I’m excited about the fantastic new experiences we are enabling.  Here are a few scenarios to help highlight what is now possible:

First Day on the Job

My first day at Cisco, I was told “everything is on the web,” Read More »

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Collaboration Summit 2013: Don’t Forget the Kids!

Ask Rowan Trollope, Cisco’s new SVP/GM of collaboration, what industry execs he identifies most with these days and he just might say “those running toy companies”. After all, toymakers can’t build just for buyers (aka parents) or for users (aka kids). These groups tend to define “fun” a little differently, so favor one over the other and your business is headed in the same direction as T-Rex.

The same holds true in Enterprise Collaboration; design solely for “the parents”—the business, IT—you stand a really good chance of totally losing “the kids”— not just Gen Y-ers, though they are a huge force in the business world today, but anyone who is getting work done with colleagues, partners and customers around the globe and around the clock. These are savvy users—even the least technologically inclined spend half the day on pocket-sized supercomputers (smartphones, tablets). They’ve become accustomed to personal tech that is beautiful to look at, simple to use and simply works—right out of the box.

Just like kids have a huge say in what toys parents buy, today’s users have a huge say in what collaboration tools get used to get the job done. With this in mind, Cisco is totally-completely-wholly committed to delivering collaboration tools that appeal to “kids” and “parents” alike. From now on we’ll delight end-users with beautiful, simple products while at the same time delivering the security, scalability and manageability the business and IT demand.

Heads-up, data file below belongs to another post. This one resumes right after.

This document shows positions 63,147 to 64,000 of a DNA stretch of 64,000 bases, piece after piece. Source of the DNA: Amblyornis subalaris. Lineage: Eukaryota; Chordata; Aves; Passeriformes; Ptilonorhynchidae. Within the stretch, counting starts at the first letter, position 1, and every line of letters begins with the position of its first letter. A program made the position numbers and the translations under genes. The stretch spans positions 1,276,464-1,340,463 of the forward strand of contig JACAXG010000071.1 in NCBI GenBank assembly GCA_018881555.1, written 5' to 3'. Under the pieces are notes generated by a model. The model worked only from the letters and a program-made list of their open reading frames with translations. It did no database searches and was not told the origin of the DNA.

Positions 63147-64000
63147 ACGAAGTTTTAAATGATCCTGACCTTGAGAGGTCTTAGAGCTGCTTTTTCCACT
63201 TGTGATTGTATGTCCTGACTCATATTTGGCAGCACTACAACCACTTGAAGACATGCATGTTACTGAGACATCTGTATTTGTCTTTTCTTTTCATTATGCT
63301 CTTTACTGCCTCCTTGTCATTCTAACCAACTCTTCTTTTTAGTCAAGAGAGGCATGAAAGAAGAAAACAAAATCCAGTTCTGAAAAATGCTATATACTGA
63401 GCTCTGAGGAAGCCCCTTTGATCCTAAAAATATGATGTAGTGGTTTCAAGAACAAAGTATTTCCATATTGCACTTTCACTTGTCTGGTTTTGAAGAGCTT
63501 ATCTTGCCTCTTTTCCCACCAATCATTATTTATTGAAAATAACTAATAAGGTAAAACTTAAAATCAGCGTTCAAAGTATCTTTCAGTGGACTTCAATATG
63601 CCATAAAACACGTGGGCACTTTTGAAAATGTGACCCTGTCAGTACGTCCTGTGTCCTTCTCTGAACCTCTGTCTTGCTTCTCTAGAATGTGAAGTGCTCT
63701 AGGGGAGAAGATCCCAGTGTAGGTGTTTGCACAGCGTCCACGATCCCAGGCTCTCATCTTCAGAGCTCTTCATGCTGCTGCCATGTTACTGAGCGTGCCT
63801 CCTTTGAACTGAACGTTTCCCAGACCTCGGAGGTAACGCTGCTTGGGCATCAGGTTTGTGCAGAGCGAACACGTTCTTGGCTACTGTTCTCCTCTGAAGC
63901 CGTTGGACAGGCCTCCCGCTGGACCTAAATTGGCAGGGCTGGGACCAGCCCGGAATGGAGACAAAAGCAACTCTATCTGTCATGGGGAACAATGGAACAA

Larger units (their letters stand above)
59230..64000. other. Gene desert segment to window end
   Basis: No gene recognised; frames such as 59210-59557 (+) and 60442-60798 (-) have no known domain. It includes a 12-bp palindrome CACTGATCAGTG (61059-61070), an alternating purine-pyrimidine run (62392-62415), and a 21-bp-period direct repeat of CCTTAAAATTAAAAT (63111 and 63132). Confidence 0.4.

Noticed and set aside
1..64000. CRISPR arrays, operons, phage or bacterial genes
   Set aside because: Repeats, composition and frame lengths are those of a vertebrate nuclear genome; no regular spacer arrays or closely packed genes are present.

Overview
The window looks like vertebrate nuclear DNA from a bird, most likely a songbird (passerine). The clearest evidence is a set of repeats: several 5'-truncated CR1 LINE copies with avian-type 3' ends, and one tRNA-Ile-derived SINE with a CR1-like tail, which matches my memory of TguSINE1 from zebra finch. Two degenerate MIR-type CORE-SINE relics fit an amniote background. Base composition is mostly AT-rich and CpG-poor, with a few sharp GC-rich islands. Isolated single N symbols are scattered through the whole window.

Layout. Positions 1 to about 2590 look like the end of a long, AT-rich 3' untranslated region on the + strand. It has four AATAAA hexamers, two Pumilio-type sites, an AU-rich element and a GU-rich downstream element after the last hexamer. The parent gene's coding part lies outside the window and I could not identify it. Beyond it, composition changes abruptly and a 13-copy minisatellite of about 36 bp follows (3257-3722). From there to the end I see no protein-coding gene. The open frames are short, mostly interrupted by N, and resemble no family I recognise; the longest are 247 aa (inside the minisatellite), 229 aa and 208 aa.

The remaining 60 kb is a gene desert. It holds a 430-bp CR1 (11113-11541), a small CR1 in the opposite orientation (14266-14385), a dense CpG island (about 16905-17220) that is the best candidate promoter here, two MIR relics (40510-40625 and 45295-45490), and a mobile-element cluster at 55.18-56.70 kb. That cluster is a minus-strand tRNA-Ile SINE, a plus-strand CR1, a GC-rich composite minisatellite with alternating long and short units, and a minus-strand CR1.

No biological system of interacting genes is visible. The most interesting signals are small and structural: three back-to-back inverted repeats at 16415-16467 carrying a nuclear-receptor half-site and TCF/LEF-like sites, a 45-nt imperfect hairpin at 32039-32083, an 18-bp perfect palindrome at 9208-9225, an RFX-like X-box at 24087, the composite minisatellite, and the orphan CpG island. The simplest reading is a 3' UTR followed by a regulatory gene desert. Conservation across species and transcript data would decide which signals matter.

So what did we announce? You can read the full press release here; below is some additional color commentary on my favorite of the newly announced innovations:

No more “let me call you right back.” We’ve all done it: arrived in the office mid-smartphone-discussion and suddenly the desk phone with its oh-so-ergonomically correct speakerphone Read More »

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A Generation X Perspective: Collaboration My Way?

I was recently digging through a closet at home and happened upon some boxes with old tech gadgets from years past.  As a Gen Xer who grew up with a Commodore 64 and whose first personal workplace productivity tool was a US Robotics Palm Pilot in 1997, it made me come to two realizations.  First, technology has really changed – and for the better.  And second, I need to start parting with things that no longer work in the current state of the working world.

My generation is described as highly individualistic.  We’re supposed to be technologically adept, flexible and value work/life balance.  And I can assure you I am all of those things.  But when I think about my career and how my generation’s cultural values have translated into the technological culture of the places I’ve worked in years past, it hasn’t always been rosy.  I used to be tethered to a cubicle with a desktop computer and telephone.  Things got slightly better with laptops, but there were no Apple products or personal devices allowed on the network.  One supported choice for a smartphone?  Not so smart, really.  But as new generations are entering the workforce after me, I’m seeing a dramatic shift occurring in thinking and approach.

I’m noticing that both organizations and technology providers alike are recognizing the need for change and designing for a new way of working – giving employees access to technology like never before. Whereas I used to have difficulty getting collaboration tools to do the job, now there is a plethora of them at my disposal.  But be careful what you wish for. Read More »